EBay’s StubHub Sues Ticketmaster Over Ticket ResalesAoife White, Andrew Harris and Lucas Shaw
EBay Inc.’s StubHub escalated a long-running fight with Ticketmaster Entertainment Inc. by suing over the Golden State Warriors season ticket policy that it says seeks to sideline resellers.
The lawsuit is the latest battle between StubHub, the largest ticket reseller in the U.S., and Ticketmaster, the primary ticket seller for many professional sports teams and concerts. The companies have fought in court and statehouses for almost a decade, lobbying lawmakers over bills that could alter the price restrictions on ticket resales.
Purchased by EBay in February 2007 for $310 million, StubHub claims Ticketmaster and the Warriors violated U.S. antitrust and California law by canceling or threatening to cancel season tickets for the Oakland-based National Basketball Association team if they are resold anywhere other than Ticketmaster.
“If you are a Warriors fan and you want season tickets, you have one choice: buy them through Ticketmaster,” StubHub said in its complaint, filed Sunday in San Francisco state court. The company said Ticketmaster may seek to replicate the policy “with other teams and entertainment venues throughout the U.S.,” forcing StubHub and others out of business.
Ticketmaster said the complaint is without merit.
“We are disappointed that StubHub has filed a baseless lawsuit that asks the courts to help prop up its business against true fan-friendly competition,” Jared Smith, president of Ticketmaster North America, said in an e-mail. “NBA teams like the Golden State Warriors have implemented ticket exchanges powered by Ticketmaster because they want ticket resale to be a secure experience, not an opportunity for scalping and fraud.”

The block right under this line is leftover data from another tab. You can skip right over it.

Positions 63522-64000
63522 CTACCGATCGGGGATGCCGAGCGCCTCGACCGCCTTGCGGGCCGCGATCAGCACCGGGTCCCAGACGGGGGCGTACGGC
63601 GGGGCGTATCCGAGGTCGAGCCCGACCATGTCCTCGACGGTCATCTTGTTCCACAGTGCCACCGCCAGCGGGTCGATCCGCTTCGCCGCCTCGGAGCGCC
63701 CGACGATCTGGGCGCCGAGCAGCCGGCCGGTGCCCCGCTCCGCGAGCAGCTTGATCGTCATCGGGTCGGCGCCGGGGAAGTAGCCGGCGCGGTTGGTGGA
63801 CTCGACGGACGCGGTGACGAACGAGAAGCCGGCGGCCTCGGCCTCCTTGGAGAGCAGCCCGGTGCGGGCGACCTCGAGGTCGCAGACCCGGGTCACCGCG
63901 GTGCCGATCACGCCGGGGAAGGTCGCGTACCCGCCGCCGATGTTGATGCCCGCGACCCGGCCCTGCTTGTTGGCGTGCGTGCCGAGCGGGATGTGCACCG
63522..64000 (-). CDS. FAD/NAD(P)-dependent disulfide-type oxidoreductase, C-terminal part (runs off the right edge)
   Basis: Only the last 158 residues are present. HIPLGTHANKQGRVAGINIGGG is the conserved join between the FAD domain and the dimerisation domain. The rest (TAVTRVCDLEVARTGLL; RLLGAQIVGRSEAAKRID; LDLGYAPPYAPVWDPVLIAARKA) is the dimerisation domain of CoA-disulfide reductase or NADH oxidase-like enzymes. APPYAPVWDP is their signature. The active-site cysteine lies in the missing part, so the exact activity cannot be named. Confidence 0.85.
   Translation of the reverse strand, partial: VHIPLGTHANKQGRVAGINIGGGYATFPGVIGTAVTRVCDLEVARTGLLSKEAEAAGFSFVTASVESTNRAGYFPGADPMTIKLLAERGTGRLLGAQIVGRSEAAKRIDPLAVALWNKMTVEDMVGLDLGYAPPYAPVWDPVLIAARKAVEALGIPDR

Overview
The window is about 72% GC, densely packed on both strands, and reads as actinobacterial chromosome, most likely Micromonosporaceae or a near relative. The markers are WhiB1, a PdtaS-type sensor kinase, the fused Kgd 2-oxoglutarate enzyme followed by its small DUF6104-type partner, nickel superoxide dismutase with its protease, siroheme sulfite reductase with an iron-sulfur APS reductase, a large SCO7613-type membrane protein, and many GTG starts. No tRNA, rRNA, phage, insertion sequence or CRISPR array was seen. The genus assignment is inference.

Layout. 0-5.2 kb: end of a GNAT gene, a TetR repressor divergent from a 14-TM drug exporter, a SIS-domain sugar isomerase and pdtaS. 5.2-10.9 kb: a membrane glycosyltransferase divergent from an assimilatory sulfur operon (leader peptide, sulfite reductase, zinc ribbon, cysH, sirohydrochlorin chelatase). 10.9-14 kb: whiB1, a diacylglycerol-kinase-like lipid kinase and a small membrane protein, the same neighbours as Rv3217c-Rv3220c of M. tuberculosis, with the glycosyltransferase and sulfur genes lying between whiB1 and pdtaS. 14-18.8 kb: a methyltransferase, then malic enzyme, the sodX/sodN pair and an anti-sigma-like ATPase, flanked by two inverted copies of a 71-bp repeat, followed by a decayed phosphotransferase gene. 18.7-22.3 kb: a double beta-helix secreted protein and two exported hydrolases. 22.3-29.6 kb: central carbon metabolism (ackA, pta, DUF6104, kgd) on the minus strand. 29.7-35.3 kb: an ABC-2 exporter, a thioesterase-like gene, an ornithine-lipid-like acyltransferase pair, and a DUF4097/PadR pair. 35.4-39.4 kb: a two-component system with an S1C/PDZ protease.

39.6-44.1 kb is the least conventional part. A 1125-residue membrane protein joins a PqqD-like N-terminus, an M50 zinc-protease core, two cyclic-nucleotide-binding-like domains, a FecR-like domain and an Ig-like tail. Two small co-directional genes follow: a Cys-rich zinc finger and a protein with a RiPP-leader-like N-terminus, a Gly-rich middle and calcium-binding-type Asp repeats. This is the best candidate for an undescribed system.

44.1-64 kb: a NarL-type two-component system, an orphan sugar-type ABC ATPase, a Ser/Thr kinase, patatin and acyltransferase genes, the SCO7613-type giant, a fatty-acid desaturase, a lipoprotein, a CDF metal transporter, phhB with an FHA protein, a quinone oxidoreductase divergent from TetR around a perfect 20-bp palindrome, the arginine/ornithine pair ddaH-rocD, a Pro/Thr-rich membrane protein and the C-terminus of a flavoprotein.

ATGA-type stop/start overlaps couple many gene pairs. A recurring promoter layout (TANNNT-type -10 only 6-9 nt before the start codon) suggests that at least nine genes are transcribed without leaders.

Raymond Ridder, a spokesman for the Warriors, said third-party sites can’t guarantee they are selling authentic tickets even though some offer a “money-back” guarantee.
“Currently, more than 10,500 fans are waiting for the opportunity to purchase Warriors season tickets,” he said in an e-mail. “However, each year a significant number of those tickets are purchased by ticket brokers with the sole intent to resell them at a markup. The Warriors recently decided not to renew 2015-16 season tickets held by some ticket brokers, so that we can instead sell those tickets directly to fans on our wait list.”
In 2007, Ticketmaster sued EBay claiming StubHub interfered with its exclusive rights to sell tickets for at least 18 concert venues. StubHub offered seats for sale on its website at venues that can only sell tickets through Ticketmaster, according to the complaint in Los Angeles Superior Court.
Ticketmaster struck a 2010 settlement with U.S. regulators over complaints that it steered customers to more expensive tickets for a Bruce Springsteen concert on its resale site. The company won Justice Department approval that year to merge with concert promoter Live Nation Entertainment Inc. after promising to license ticketing software to a rival.
StubHub’s new lawsuit said Ticketmaster also delays delivery of tickets for weeks or even months until only a few days before a game to prevent resale on competing exchanges.
The number of listings for Warriors tickets on StubHub have fallen by about 80 percent in the last year as a result of efforts to limit resales, it said.
“We are concerned that this is going to be something that we’ll be seeing more and more of,” StubHub General Counsel Michelle Fang said Monday in a phone interview. Fang said the company’s lawsuit was motivated by an outcry from Warriors fans and ticket holders, and was filed only after earlier attempts to persuade the team to change its policy failed.
“Given that they haven’t been able to win when we’ve competed on a level playing field, they’re trying to compete unfairly,” Fang said.
The case is StubHub v. Ticketmaster, 3:15-cv-01436, U.S. District Court, Northern District of California (San Francisco).